• Oops,
    I meant, perimeter squared divided by 18 x 7.5
  • Hi Que,

    Thought you might find another formula for calculating volumn of freakyfreeform pools interesting. This formula was to me by a CPO instructor about 15 yrs. ago. It will give you a starting point so that you can then "back into" the actual volumn. It works reasonably well, and again, is only a starting point.

    Perimeter squared divided by 18.

    For the most part, if you can get within 2,000 or even 5,000 gals. with the initial calculation, then it becomes simple to "back into" the volumn.

    If 1.5 lbs. of bicarb raises TA at the rate of 10ppm. per 10,000 gal. then to raise a 22,000 gal. pool by 40ppm. could be expressed as: 1.5 x 4 x 2.2 = 13.2 lbs. bicarb required.

    To "back into" the volumn, retest TA after 24 hrs. and simply reverse the formula

    13.2 divided by (1.5 x 4) = 2.2 or 22,000 gal.

    While not as accurate as your method, it is simple, teachable, and close enough for field work..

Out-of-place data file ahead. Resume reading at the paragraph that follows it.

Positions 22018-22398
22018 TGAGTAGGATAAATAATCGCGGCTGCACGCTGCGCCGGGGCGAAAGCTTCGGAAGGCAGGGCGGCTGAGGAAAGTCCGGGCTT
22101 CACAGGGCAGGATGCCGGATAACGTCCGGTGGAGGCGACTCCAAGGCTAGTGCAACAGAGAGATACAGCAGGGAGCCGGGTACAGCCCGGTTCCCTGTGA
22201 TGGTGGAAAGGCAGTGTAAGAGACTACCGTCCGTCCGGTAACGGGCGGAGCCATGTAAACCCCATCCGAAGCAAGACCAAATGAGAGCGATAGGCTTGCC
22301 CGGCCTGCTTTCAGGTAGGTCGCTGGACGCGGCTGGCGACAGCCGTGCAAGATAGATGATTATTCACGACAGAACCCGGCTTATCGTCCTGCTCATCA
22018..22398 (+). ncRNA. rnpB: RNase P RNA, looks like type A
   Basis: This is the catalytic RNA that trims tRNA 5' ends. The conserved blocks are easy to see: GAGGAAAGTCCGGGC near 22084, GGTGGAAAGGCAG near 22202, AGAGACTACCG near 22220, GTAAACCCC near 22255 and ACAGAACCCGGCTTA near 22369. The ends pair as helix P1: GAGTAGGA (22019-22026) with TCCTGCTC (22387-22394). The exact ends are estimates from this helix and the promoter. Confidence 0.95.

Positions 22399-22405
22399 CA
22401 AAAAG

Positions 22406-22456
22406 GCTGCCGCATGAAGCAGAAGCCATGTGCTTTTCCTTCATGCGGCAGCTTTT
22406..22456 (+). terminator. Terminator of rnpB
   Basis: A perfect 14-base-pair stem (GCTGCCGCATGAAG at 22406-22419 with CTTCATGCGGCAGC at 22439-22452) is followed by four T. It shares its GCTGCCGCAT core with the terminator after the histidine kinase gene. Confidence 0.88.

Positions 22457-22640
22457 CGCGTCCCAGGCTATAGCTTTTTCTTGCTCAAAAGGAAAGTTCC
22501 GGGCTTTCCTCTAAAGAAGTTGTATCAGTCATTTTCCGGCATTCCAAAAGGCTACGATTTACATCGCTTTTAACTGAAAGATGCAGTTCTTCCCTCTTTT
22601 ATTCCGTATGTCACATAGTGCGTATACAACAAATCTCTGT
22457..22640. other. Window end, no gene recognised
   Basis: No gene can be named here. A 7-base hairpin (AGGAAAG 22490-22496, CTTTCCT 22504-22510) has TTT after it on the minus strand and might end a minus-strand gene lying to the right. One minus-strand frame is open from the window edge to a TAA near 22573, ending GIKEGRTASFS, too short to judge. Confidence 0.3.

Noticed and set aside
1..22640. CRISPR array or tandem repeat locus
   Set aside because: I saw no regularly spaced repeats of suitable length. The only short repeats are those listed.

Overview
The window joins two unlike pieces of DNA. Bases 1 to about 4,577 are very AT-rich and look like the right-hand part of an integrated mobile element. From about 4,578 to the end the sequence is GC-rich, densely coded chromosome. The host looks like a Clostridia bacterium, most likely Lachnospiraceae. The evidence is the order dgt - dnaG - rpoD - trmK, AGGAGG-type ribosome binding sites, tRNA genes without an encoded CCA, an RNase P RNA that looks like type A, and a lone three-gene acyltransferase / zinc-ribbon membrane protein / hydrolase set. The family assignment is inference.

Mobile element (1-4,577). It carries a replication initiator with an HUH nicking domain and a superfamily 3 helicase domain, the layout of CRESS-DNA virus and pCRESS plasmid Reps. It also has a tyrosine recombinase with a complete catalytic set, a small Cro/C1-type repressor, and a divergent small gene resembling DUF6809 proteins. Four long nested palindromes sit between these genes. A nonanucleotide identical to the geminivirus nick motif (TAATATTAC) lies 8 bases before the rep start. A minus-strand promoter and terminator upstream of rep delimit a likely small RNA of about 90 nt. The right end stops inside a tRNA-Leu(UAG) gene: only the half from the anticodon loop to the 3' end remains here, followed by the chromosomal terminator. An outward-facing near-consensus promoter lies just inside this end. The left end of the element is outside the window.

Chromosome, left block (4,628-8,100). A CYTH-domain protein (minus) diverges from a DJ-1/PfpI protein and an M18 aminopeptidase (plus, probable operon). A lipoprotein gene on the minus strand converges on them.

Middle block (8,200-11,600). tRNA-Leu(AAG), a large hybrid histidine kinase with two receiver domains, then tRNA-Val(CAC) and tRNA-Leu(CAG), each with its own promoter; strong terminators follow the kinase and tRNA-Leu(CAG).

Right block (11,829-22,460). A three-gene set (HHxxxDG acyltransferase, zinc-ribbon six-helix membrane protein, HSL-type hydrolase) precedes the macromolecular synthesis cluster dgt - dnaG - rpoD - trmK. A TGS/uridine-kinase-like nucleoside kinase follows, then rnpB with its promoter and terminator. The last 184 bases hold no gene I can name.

• Que

    Thanks for your insightful post. I am encouraged by the face that the average PGN subscriber WANTS to learn more. Our debates are lively and respectful and that always means we have a great opportunity for knowledge to transfer from mind to mind. There have been a small, but growing, vocal minority that have been challenging the "democratically" decided rules of health and building departments. Science and engineering by democracy just does not work. We use the scientific method: Characterization, hypothesis, predictions, and experiments. In this way, we can either confirm or deny the hypothesis.

    The endless "opinion debates" are coming to an end. It appears that through historical study, we are about to narrow in on the window (1950-1970) where we left science and started down the path of folklore and rule by committee.

    Fortunately the basic principles of science only get better by the day and by today;s standards, keeping a pool clean is rather low-tech.'